Ninham’s challenge was framed as a categorical challenge to the use of LWOP against fourteen-year-olds. As such, the challenge was appropriately assessed by the Wisconsin Supreme Court using the two-prong analysis of Graham, (1) determining whether there is a national consensus against the challenged practice, and (2) exercising independent judgment as to whether the practice constitutes an unconstitutionally severe punishment.
As to the first prong, although a large majority of states authorize LWOP for fourteen-year-olds, the sentence is in practice very infrequently imposed:
Continue reading “SCOWIS Approves LWOP for 14-Year-Old Killers”
Since at least the 1970’s, the Supreme Court has been badly splintered on how to interpret and apply the Cruel and Unusual Punishments Clause of the Eighth Amendment. Under one perspective, particularly associated with Justice Scalia, the Clause only bans specific penal practices that were regarded as barbaric even in the late eighteenth century. Scalia thus rejects the claim that the Eighth Amendment prohibits disproportionately long prison terms. Although Scalia’s position has not attracted majorities on the Court, the forcefulness with which he has advanced his originalist arguments has perhaps contributed to the Court’s reluctance to overturn some pretty clearly excessive sentences in cases like Harmelin v. Michigan and Ewing v. California. (For more on the Court’s Eighth Amendment jurisprudence, see my article here.)
Now, however, John Stinneford takes on Scalia’s interpretation of the original meaning of “cruel and unusual punishment” in a new paper entitled “Rethinking Proportionality Under the Cruel and Unusual Punishments Clause.” Reviewing the history of the phrase back through its English antecedents, Stinneford argues that its established meaning at the time of Eighth Amendment’s framing included a proportionality principle.
Continue reading “New Article Takes on Scalia on Original Meaning of Cruel and Unusual Punishment”
John Castiglione has a new article in the Ohio State Law Journal on the proportionality requirement of the Eighth Amendment. The article begins with an intriguing anecdote and observation:
I had a client named Richard who was convicted of felony drug crime. At the time of his conviction, Richard was in his late thirties. No violence was involved in the incidents leading to his arrest, and Richard had a short and unimpressive criminal history at the time of his conviction. He was sentenced to approximately eight years in prison, spending most of his time in high security facilities. Richard served almost all of the eight-year sentence, finally leaving prison when he was in his mid-forties.
About halfway through his stay in prison, Richard suffered a severe injury that would eventually require arthroscopic surgery. After almost two and a half years of substandard (and at times nonexistent) care, Richard, acting pro se, initiated an action in federal court alleging that his treating physicians were deliberately indifferent to his medical needs and thereby violated his right to be free from cruel and unusual punishment under the Eighth Amendment to the United States Constitution. The case attracted my attention, and I became Richard’s pro bono counsel more than a year after his complaint had been filed.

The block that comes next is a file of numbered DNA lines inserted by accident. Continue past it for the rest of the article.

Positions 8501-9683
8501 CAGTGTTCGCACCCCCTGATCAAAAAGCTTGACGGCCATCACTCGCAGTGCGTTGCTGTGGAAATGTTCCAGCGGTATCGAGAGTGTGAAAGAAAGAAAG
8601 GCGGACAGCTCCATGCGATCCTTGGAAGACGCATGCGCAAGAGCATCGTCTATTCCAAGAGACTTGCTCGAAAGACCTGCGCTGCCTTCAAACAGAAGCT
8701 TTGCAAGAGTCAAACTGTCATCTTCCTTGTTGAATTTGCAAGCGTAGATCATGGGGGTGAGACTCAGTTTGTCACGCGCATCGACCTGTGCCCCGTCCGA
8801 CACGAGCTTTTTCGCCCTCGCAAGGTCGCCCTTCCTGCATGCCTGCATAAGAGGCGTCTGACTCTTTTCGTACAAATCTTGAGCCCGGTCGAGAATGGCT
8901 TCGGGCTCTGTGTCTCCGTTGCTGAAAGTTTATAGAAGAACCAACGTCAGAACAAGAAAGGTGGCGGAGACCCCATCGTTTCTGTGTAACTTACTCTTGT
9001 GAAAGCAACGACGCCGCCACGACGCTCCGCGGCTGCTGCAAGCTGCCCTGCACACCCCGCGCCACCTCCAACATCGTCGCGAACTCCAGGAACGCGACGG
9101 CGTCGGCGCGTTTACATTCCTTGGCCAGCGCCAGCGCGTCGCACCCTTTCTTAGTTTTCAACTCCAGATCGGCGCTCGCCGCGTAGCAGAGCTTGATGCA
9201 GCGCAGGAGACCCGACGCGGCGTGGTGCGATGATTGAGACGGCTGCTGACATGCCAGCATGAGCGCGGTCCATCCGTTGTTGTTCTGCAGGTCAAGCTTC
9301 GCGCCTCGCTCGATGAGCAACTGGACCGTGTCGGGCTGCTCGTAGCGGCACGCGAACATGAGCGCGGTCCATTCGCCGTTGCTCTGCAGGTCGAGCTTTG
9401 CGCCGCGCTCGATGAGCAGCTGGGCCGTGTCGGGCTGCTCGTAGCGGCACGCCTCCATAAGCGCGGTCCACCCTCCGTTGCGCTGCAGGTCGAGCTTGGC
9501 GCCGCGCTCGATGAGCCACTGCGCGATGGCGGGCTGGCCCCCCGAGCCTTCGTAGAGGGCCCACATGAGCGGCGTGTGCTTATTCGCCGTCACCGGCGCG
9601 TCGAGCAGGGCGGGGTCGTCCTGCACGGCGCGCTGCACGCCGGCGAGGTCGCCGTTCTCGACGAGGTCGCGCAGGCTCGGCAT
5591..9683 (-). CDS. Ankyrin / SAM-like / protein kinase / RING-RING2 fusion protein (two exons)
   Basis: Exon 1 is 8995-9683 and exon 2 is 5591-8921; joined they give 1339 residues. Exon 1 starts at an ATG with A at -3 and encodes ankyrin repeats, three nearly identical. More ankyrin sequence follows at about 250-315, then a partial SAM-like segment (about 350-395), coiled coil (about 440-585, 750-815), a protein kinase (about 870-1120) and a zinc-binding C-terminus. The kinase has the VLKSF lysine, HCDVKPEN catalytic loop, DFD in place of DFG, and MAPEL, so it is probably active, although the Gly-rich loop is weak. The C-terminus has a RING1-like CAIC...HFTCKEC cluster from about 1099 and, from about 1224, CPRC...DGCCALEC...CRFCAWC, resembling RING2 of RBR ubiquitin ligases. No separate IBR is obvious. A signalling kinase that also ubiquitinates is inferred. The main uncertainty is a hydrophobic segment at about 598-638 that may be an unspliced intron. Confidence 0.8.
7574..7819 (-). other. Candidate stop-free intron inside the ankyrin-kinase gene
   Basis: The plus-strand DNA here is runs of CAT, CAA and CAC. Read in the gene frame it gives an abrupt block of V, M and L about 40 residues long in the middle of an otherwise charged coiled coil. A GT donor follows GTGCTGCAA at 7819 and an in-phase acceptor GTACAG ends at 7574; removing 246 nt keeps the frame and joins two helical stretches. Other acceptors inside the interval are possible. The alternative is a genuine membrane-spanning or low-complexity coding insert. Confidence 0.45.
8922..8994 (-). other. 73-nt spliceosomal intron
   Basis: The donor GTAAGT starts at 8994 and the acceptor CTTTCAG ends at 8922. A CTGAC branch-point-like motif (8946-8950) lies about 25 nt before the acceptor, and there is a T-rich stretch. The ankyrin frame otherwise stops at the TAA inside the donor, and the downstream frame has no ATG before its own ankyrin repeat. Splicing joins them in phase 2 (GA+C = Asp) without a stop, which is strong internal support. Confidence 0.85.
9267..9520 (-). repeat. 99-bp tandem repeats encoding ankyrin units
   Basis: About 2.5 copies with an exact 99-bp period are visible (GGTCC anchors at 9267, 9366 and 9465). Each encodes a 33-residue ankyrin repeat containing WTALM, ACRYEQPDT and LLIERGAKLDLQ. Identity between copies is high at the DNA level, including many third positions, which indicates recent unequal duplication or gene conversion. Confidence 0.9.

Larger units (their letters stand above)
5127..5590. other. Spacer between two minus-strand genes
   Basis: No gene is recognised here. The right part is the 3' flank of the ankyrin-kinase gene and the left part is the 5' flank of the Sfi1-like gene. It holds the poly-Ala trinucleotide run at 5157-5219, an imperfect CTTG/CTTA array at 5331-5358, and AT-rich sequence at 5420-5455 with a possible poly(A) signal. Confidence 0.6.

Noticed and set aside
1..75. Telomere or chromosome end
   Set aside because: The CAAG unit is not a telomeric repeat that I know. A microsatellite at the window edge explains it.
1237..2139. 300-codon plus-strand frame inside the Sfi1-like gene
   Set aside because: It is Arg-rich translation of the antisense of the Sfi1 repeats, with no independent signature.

Throughout the representation, one thing that struck me was how Richard reflected upon his time served.
Continue reading “A Puzzling New Take on Eighth-Amendment Proportionality”
That question is the title of a new paper I’ve just uploaded to SSRN. Here is the abstract:
This essay introduces a new issue of the Federal Sentencing Reporter that is devoted to different aspects of the sentence of life without parole. An important question raised by many of the articles is whether LWOP, after two decades of explosive growth, is entering a period of decline. For instance, the Supreme Court declared LWOP unconstitutional for most juvenile offenders in May 2010, possibly inaugurating an era of more meaningful constitutional limitations on very long sentences. Additionally, many cash-strapped states have been developing new early-release programs in order to reduce corrections budgets, some of which hold out hope even for LWOP inmates. This essay considers the likelihood that these and other recent developments will contribute to a decline in LWOP. In the end, none of the developments portend dramatic changes, at least regarding LWOP for adult offenders, although it is possible that LWOP will undergo a period of slow, long-term decline, much as has occurred with the death penalty. After laying out this perspective, the essay then considers whether the United States ought to welcome such a period of decline.
The LWOP issue of FSR, which I edited, has just come out in print. Continue reading “The Beginning of the End for Life Without Parole?”